China shines light on the dark side of the moon

By Sajjad Malik
0 Comment(s)Print E-mail, January 4, 2019
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Photo provided by the China National Space Administration on Jan. 3, 2019 shows Yutu-2, China's lunar rover, leaving a trace after touching the surface of the far side of the moon. China's lunar rover, Yutu-2, or Jade Rabbit-2, left the first ever "footprint" from a human spacecraft on the far side of the moon late at night on Thursday, after it separated from the lander smoothly. [Photo/Xinhua]

China's mission to explore the far side of moon has met with resounding success. The unmanned Chang'e-4 has landed safely in the South Pole-Aitken Basin, which until now has remained unseen and unexplored. 

Launched nearly a month ago on Dec. 8, 2018, from Xichang Satellite Launch Center in China, the spacecraft reached lunar orbit five days later. The final landing was carefully maneuvered due to complexity of the mission.

The latest lunar touchdown makes China the first country to land a robotic vehicle on the so-called "dark side of the moon," so called because this part of the moon never faces towards the earth and cannot be seen directly from our planet.

For China, the mission has proved groundbreaking due to the scientific precision required. The journey began with the missions of the first Chang'e to explore orbits and gather data, followed by the Chang'e-3 touching down on the near side of moon in 2013. 

The success of the Chang'e-3 paved the way for a far riskier and complicated venture to land the Chang'e-4 on the far side of the moon. Thus, the voyage that started in 2003 has now proved a star-studded success.  

Now that the Chang'e-4 has landed, part two of the probe mission begins, which involves taking images and study samples from the dark side of lunar surface. The probe vehicle is outfitted with the latest equipment for this purpose. After collecting data, China will be the first nation to access new knowledge about the other side of the moon.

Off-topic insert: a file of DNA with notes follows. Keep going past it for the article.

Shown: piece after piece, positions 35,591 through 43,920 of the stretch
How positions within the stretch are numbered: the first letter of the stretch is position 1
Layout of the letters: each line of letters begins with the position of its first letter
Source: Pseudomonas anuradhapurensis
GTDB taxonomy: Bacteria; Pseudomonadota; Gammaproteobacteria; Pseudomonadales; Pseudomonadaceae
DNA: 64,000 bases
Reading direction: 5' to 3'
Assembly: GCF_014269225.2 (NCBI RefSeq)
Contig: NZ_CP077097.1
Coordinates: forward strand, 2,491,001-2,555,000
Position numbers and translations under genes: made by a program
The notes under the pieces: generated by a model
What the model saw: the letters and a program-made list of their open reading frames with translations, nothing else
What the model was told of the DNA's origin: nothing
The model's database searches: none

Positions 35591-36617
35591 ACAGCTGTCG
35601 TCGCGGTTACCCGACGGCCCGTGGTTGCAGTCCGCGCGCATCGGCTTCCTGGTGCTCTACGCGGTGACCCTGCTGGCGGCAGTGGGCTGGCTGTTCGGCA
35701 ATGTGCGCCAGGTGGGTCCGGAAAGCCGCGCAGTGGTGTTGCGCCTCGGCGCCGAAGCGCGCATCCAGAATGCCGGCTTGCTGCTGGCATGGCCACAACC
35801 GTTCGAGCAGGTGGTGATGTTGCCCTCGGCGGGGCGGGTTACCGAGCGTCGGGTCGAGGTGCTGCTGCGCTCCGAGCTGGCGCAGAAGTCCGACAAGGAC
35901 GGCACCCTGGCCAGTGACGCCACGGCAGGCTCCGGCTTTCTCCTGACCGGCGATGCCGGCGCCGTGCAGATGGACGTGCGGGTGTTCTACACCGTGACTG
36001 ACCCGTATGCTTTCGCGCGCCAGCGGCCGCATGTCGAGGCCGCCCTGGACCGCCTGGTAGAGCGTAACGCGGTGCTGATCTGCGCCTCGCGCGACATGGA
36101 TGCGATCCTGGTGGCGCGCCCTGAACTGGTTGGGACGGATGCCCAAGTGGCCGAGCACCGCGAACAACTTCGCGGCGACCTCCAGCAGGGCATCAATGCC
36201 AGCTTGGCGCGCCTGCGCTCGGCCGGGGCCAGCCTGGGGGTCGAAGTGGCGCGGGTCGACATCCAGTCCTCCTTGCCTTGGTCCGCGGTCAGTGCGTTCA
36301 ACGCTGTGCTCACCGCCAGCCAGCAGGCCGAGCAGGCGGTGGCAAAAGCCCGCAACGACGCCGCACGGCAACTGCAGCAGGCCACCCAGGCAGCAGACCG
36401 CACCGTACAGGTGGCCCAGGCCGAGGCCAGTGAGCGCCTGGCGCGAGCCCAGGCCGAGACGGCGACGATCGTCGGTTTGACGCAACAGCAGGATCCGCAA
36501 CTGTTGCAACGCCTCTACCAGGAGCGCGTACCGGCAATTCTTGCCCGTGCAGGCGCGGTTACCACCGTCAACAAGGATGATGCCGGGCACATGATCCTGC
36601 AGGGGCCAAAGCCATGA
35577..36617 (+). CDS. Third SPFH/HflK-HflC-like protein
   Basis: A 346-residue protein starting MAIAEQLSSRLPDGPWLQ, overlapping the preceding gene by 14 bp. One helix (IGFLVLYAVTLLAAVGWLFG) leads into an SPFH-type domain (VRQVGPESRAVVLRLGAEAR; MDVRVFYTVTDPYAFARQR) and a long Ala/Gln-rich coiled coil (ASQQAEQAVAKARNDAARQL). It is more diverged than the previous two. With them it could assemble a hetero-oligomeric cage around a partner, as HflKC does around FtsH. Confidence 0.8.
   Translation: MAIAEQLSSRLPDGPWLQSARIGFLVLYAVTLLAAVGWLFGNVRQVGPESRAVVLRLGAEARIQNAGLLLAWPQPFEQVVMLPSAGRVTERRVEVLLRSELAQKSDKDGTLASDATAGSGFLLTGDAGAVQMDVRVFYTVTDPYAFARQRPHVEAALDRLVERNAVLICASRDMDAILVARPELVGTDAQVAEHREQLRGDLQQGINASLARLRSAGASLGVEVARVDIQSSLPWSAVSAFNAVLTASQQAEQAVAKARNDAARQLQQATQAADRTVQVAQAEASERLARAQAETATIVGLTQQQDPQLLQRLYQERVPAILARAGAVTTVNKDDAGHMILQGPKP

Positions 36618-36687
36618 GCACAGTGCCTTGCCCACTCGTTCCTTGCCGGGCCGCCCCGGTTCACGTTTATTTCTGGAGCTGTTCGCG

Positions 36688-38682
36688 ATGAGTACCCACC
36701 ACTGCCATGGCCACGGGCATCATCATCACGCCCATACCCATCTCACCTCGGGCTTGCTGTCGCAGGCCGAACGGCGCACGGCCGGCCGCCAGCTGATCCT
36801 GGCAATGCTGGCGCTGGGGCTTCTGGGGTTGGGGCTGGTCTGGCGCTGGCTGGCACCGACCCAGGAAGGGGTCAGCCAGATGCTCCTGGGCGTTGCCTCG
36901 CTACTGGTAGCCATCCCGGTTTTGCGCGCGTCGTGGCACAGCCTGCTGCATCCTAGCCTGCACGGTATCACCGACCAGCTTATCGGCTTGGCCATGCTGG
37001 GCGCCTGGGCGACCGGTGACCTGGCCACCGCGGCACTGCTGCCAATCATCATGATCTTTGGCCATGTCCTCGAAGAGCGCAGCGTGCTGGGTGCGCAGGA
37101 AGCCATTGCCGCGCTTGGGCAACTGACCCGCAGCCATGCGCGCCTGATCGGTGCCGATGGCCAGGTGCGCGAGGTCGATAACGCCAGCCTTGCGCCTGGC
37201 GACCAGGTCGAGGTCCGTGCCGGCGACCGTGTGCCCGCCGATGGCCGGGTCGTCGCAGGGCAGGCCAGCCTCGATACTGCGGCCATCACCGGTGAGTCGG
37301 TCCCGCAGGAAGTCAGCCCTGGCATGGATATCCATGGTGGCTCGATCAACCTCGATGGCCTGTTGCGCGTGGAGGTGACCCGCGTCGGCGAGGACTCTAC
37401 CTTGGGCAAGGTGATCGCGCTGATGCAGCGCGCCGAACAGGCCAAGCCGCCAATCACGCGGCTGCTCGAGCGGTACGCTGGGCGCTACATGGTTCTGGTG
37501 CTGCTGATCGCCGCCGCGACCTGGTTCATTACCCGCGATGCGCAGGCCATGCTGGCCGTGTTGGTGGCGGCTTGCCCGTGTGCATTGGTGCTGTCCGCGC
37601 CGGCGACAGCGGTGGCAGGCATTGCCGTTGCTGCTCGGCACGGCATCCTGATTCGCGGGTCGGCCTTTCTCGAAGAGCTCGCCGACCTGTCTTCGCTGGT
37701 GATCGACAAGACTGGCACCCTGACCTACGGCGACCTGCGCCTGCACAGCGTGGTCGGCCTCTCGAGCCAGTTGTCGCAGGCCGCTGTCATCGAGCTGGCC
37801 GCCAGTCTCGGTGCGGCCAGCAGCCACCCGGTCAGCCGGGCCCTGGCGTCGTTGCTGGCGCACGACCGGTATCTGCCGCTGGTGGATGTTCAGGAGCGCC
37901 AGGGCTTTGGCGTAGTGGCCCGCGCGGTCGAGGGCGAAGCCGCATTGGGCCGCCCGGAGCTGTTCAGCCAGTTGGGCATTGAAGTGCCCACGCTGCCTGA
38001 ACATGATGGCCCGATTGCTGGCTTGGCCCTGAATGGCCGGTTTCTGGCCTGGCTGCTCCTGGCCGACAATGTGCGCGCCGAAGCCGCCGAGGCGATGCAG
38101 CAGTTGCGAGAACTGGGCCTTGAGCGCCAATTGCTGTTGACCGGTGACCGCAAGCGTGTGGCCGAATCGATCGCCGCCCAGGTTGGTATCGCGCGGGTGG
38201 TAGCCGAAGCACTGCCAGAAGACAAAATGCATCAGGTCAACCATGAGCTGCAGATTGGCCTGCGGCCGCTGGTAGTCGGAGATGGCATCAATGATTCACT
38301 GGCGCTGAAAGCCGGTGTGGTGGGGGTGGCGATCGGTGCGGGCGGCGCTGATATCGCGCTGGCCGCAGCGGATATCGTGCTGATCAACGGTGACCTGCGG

The successful unmanned mission may lead in time to further manned missions on the surface of this ancient neighbor of Earth. China has already announced its determination to do so, but it will take time, as the next objective is to send the Chang'e-5 and 6 as return missions to bring additional samples of lunar rock and soil.

Photo provided by the China National Space Administration on Jan. 3, 2019 shows the first image of the moon's far side taken by China's Chang'e-4 probe. [Photo/Xinhua]

The landing of the lunar probe has coincided with China's celebration of the 40th anniversary of reform and opening up of the country. These four decades have witnessed unprecedented progress on every front, and have seen China's rise as an economic power house. 

China is poised for more missions into deeper space as it now has material resources and technical wherewithal to launch expensive and complex undertakings. The beginning has been made, but the journey to explore the unimaginable reaches of the universe is endless. 

China and all those involved in the Chang'e-4 enterprise should be applauded for landing a man-made vessel on that part of the moon which is too shy to show itself to Earth. And all who dare to traverse the unseen cosmos deserve accolades for extending the infinite possibilities of mankind.

Sajjad Malik is a columnist with For more information please visit:

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